• Announce that you’re returning to beef tallow for frying.  Yes, The Guy From CSPI will throw a fit, but he’s old news and I don’t think people take him seriously anymore.  There have been plenty of articles in both scientific journals and the popular press declaring that the war on saturated fat was a huge mistake.  At the press conference, wave some of those around, along with a copy of The Big Fat Surprise.
  • Ditch the skim milk and start serving whole milk.  There is zero evidence that skim milk is better for our health, and plenty of evidence suggesting that full-fat dairy is better.
  • Dump the Egg White Delight.  Egg yolks are not and never have been a health hazard.  If anything on an Egg McMuffin is a health hazard, it’s the wheat muffin.  Which brings me to …
  • Become the first fast-food restaurant chain to switch to gluten-free buns and muffins.  We’ve tried the gluten-free buns by Udi’s, and they taste just like any other hamburger bun.  Not everyone is going gluten-free, but plenty of people are.  I promise nobody is going to demand buns with gluten in them.  Yes, the gluten-free buns cost more, but what the hell, you’re McDonald’s.  You’d be selling millions of millions of them, so I’m sure you can strike a good deal with a provider.
  • No disrespect to Paul Newman, but get rid of the soybean-oil dressings.  There are plenty of recipes out there for delicious dressings that use healthy fats like avocado oil and full-fat yogurt.  I’m sure someone would mass-produce them if McDonald’s was the client.  If I could get a chicken salad at McDonald’s and a quality dressing to go with it, I’d eat there far more often.

Yes, I know McDonald’s tried “healthy” options before that flopped.  You all probably still have painful memories of the McLean Burger.  But you see, those “healthy” options flopped because they tasted awful.  People don’t go to McDonald’s to buy tasteless, low-fat food.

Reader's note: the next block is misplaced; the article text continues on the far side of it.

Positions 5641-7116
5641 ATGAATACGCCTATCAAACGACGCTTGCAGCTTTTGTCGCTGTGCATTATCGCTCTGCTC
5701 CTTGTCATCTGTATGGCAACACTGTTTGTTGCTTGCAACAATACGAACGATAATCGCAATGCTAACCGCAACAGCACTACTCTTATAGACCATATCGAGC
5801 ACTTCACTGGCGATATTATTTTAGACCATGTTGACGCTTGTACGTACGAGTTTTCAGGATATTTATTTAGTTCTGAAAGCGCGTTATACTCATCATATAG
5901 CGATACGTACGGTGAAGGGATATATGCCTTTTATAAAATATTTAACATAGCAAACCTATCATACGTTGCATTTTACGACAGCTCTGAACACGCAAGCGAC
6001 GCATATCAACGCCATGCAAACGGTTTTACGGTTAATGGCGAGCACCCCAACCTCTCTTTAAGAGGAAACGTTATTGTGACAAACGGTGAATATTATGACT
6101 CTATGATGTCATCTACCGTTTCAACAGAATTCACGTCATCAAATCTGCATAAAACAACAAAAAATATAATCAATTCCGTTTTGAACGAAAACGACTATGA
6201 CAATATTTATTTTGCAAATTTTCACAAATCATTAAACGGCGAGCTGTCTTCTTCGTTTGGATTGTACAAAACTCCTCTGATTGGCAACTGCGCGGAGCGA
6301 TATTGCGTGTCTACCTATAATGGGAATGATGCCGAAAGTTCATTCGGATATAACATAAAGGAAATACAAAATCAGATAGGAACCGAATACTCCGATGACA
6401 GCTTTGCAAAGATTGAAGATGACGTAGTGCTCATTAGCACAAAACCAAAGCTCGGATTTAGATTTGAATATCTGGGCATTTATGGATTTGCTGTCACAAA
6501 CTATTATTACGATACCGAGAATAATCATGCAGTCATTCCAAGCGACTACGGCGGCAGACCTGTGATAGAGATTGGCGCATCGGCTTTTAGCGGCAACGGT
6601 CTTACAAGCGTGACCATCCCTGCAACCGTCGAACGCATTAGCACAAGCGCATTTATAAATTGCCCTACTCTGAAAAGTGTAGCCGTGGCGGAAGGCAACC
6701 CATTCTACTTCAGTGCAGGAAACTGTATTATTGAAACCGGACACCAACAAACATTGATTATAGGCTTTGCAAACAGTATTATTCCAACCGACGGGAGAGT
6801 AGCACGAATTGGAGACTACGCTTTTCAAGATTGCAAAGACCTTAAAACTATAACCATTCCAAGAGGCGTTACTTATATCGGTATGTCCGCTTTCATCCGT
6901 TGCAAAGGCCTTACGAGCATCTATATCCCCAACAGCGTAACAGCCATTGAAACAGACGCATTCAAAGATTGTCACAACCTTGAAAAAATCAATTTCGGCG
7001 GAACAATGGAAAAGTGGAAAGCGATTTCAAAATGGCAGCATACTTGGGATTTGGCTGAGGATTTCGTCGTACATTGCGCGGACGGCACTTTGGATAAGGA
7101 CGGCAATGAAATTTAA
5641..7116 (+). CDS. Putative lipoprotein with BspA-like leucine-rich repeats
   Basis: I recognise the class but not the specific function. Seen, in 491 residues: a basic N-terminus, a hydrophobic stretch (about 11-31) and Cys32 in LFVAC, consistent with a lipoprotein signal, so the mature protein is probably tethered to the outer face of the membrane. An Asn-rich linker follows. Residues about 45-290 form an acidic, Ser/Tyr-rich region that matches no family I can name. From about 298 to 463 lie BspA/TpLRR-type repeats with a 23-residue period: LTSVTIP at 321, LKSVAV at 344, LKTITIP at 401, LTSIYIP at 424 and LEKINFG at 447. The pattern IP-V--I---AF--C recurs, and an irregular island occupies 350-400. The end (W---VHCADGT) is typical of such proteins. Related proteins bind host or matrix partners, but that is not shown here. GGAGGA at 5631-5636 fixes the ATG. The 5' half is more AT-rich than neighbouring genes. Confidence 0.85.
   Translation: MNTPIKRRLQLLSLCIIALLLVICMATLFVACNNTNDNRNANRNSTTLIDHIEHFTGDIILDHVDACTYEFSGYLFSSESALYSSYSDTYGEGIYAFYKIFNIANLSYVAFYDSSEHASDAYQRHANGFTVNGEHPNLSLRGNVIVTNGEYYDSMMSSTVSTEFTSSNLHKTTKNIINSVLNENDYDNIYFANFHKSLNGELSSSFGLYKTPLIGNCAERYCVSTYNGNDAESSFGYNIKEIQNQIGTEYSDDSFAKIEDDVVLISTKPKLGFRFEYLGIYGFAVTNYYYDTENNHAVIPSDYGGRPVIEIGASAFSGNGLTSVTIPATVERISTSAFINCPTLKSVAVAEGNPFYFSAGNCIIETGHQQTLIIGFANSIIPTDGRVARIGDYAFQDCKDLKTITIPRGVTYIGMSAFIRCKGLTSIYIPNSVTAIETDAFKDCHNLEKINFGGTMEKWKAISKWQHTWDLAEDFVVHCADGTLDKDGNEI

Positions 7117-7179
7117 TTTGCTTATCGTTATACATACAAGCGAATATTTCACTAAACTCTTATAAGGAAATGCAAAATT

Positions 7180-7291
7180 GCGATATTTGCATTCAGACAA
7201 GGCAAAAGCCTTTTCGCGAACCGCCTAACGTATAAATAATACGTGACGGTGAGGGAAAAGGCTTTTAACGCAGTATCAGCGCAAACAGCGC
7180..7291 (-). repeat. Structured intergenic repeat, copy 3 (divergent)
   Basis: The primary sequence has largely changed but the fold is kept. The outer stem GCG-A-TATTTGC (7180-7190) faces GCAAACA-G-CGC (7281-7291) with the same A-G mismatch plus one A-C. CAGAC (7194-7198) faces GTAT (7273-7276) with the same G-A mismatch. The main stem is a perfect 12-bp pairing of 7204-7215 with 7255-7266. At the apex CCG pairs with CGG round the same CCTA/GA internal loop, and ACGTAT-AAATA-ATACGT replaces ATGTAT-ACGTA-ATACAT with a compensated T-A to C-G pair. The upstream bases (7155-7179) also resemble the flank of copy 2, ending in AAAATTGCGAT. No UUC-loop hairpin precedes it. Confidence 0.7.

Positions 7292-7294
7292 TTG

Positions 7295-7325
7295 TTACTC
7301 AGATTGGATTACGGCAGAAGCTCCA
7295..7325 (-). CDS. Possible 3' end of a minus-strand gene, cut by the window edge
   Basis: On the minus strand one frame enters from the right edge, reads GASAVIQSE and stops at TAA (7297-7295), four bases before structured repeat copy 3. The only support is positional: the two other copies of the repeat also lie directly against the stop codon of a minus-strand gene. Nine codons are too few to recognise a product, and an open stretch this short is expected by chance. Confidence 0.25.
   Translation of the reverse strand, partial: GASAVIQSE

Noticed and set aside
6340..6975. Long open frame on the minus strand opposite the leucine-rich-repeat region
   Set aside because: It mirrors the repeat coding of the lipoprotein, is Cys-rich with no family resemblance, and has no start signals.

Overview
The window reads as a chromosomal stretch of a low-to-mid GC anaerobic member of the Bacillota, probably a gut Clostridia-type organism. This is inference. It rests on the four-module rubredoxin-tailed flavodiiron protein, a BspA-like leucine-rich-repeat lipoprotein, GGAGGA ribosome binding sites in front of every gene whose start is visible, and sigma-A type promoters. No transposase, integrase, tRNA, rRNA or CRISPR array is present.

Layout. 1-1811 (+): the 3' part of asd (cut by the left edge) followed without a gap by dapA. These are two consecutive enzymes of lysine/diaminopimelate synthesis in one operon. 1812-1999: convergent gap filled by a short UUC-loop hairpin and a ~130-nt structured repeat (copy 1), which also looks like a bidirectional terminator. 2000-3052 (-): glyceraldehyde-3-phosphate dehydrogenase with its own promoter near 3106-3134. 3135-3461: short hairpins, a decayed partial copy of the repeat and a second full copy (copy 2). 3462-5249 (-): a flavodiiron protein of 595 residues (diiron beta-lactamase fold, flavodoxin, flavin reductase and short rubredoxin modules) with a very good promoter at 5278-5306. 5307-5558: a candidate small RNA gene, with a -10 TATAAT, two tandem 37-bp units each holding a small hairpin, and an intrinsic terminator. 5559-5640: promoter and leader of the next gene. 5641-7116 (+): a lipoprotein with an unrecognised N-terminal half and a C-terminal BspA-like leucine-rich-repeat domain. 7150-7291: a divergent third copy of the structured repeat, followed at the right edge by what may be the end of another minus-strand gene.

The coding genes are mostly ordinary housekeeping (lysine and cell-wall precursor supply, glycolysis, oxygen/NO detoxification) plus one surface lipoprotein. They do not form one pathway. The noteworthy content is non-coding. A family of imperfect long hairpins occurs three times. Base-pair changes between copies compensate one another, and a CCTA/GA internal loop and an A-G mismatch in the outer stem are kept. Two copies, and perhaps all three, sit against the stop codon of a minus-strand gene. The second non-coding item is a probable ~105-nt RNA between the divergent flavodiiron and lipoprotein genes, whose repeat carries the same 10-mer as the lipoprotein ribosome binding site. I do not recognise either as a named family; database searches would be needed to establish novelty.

The changes I’m suggesting don’t punish anyone’s taste buds.  In fact, they’d improve the taste of the food while simultaneously improving the quality.

Give those a shot, and Ronald McDonald may live to a ripe old age.

Share

Comments 118 Comments »

I admit it:  I eat a high-protein diet.  Not just low-carb, and not just high-fat.  It’s high protein.

I thought I should make a public confession because every time some dunce in the media opines that the “high-protein Atkins diet” will kill you, low-carbers around the world jump up and down and yell, “It’s not high protein!  It’s high fat!”

Speak for yourself.

It’s true that when most of us switch to a low-carb diet, we don’t replace 300 grams of carbohydrate with 300 grams of protein.  We swap a lot of the carb calories for fat calories, and that’s good.  But a lot of us also swap a chunk of carb calories for protein calories, and that’s also good.   I used to eat pasta with low-fat marinara sauce for dinner.  Now I eat meats and vegetables.  More fat, more protein.  I almost certainly eat more protein — quite a bit more — than people on the standard Western diet.   I suspect a lot of people on paleo and/or low-carb diets do as well.

People who aim for a constant state of ketosis are, of course, an exception.  Many find they have to restrict protein.  Fine, if that’s working for you, keep it up.  But as I stated in this post and others, I see “nutritional ketosis” as an intervention that’s useful and perhaps even necessary for some, but not the ideal state all health-conscious people must seek.  It’s likely less-than-ideal for a large share of the population.

When ketogenic diets were all the rage, I tried getting into ketosis and staying there, but found it difficult.  Restricting carbs to almost zero and eating plenty of fat wasn’t enough.  I also had to restrict my protein intake to somewhere around 50 grams per day.  Even that barely got me past 1.0 on the keto-meter.

After mulling it over, I concluded that if maintaining chronic ketosis requires that much effort, it can’t possibly be the natural metabolic state of our paleo ancestors – at least not my Irish paleo ancestors.  They wouldn’t have restricted protein, and they certainly weren’t importing avocados year-round to keep their fat intake at 80 percent.